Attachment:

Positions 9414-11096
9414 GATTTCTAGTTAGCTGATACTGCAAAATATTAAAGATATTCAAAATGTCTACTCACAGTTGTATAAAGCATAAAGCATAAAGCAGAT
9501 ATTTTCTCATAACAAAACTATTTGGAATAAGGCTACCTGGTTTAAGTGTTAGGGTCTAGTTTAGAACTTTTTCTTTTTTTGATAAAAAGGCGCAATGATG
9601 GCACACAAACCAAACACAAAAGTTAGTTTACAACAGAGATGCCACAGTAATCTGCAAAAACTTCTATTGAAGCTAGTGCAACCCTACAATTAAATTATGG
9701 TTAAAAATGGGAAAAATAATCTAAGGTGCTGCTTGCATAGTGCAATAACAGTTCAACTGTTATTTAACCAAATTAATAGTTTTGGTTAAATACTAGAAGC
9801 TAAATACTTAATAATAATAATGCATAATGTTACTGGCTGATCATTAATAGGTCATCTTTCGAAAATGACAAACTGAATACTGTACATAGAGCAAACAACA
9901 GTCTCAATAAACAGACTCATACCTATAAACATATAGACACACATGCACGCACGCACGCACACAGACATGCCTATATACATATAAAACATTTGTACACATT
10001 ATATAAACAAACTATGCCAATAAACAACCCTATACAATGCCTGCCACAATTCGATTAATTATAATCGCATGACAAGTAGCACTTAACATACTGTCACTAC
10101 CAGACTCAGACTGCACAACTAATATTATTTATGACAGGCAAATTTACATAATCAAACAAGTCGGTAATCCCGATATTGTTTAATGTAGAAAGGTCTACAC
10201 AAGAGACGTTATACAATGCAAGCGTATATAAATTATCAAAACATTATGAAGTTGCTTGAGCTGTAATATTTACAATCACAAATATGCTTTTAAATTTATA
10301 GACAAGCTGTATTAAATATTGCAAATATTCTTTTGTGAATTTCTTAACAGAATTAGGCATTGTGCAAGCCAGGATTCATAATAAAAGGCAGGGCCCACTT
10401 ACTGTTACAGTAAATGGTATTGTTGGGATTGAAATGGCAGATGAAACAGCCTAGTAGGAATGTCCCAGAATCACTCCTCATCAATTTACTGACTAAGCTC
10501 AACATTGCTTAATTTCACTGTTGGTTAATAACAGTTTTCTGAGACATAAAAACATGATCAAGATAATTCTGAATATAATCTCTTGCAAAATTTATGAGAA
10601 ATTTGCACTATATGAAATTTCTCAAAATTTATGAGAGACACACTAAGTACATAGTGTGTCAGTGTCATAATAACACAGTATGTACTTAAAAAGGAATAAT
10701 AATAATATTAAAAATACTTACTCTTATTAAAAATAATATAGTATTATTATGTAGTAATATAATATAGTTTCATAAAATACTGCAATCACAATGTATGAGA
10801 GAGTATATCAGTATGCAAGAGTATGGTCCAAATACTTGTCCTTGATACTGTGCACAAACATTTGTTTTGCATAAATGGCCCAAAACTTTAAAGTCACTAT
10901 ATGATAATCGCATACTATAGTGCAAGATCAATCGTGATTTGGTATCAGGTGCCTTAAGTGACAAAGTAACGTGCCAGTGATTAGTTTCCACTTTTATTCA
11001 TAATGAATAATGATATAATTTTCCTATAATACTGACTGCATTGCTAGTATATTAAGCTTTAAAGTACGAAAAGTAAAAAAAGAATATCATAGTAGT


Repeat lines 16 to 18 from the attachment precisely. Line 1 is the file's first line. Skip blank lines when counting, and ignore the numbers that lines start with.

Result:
10801 GAGTATATCAGTATGCAAGAGTATGGTCCAAATACTTGTCCTTGATACTGTGCACAAACATTTGTTTTGCATAAATGGCCCAAAACTTTAAAGTCACTAT
10901 ATGATAATCGCATACTATAGTGCAAGATCAATCGTGATTTGGTATCAGGTGCCTTAAGTGACAAAGTAACGTGCCAGTGATTAGTTTCCACTTTTATTCA
11001 TAATGAATAATGATATAATTTTCCTATAATACTGACTGCATTGCTAGTATATTAAGCTTTAAAGTACGAAAAGTAAAAAAAGAATATCATAGTAGT